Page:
The recent controversy between the IMF and the European Commission on the question of when a debt restructuring should have been done raises the broader question about the future collaboration between the IMF and the European institutions in the euro area. The IMF has issued a paper in June arguing that in Greece, the debt restructuring should have happened earlier. The European Commission responded on June 6 with a different assessment contradicting the IMF. The controversy raises the question why such different assessments are reached and what it means for further collaboration.
So why do the different institutions come to such a different assessment? After all, they both have excellent economists that are using the same data and base their assessment on similar technical methods. The difference is due to the different institutional and political objectives. The IMF has been increasingly critical due to its large exposure to the euro area. 56 percent of IMF lending now goes to the euro area. While IMF lending enjoys seniority status, important IMF shareholders in particular from emerging economies have become increasingly concerned about the supposedly different treatment of Europe compared to the previous crises in Asia and Latin America. And indeed, the IMF had to adapt its own working rules in order to provide loans to Greece, where already it had put debt sustainability in serious doubt.
The European institutions instead follow different rules and a different logic. Being responsible for an incomplete and still fragile monetary union, they tended to be more risk averse. They were ready to do so despite the doubtful debt sustainability. Yet, at the same time, major European creditor countries were not ready to agree on an outright transfer or official sector involvement. The result was a fragile approach that was based on overly optimistic assumptions. These overly optimistic assumptions proved completely wrong.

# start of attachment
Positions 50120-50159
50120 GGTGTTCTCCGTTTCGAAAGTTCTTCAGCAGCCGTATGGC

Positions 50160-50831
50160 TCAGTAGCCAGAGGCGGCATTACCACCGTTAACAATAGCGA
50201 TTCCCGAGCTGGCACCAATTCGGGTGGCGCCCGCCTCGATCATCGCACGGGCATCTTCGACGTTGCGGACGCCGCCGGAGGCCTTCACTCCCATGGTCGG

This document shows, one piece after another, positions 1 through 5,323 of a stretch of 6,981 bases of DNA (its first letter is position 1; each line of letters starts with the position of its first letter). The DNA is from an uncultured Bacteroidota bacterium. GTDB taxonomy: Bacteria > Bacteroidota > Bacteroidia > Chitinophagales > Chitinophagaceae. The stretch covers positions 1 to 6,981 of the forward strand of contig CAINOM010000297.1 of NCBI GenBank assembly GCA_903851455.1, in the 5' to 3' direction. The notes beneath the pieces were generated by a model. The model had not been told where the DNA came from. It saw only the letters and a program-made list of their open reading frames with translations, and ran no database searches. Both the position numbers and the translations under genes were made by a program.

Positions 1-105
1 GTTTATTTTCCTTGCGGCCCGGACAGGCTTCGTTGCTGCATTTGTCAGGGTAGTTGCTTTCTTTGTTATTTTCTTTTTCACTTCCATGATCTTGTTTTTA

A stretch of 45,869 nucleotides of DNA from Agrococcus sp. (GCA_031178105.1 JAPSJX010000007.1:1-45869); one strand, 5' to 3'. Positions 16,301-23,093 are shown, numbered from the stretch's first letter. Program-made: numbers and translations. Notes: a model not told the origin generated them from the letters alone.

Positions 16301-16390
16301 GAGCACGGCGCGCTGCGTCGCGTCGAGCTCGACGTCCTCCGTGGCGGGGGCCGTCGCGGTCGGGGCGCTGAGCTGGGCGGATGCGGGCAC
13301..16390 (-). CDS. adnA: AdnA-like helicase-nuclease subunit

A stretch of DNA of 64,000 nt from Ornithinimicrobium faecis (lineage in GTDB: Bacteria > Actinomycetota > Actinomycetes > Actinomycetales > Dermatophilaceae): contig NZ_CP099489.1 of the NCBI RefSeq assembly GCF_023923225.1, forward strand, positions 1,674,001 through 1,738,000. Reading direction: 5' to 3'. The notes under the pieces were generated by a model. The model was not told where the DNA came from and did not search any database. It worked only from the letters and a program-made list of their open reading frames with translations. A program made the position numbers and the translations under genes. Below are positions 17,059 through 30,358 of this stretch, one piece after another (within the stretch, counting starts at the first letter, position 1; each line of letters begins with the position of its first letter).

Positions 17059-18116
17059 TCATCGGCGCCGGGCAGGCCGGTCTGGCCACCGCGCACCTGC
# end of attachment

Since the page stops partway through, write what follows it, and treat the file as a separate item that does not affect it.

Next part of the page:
The Troika had predicted a small recession in Greece with GDP falling during 2010-13 by only 3.5 percent. Instead, the actual contraction amounted to 21 percent. True, some of the reasons for the collapse of GDP could not be predicted. Who would have thought that the entire euro area would be in crisis and that an exit of Greece from the euro was a seriously debated option. Yet other factors were clearly too optimistically assessed. For example, it was hoped that Greece would quickly be able to adjust its production structure and be able to export much more so as to compensate for the drop in domestic demand. Projected privatization receipts were increased to unrealistic numbers when the program derailed.
How should the Troika evolve to prevent similar failures from happening? In a recent report, we have argued that the IMF should be less financially involved. As a catalytic lender, it would provide only 10 percent of the overall financing of the program. This would allow it to fully adhere to its own standards and in case of disagreement drop out of the Troika program. At the same time, a decision by the IMF not to participate in the programme would provide a strong signal that indeed the foundations of the program may be less robust than desirable.
On the European side, a program may still be considered desirable, also from the point of view of financial, political and social stability. To render a program more easily feasible and more operational, we would consider it useful that the ESM gradually evolves towards a European Monetary Fund with a clearly defined mandate and lower voting thresholds. The European Commission would thereby be relieved of its currently difficult dual role of being a community institution responsible for the treaty while at the same time implementing tough programs as an agent of the Eurogroup. Finally, the ECB should remain part of the Troika but play a less decisive role in the day to day negotiations. Such a reformed Troika would be better for Europe and also for the IMF.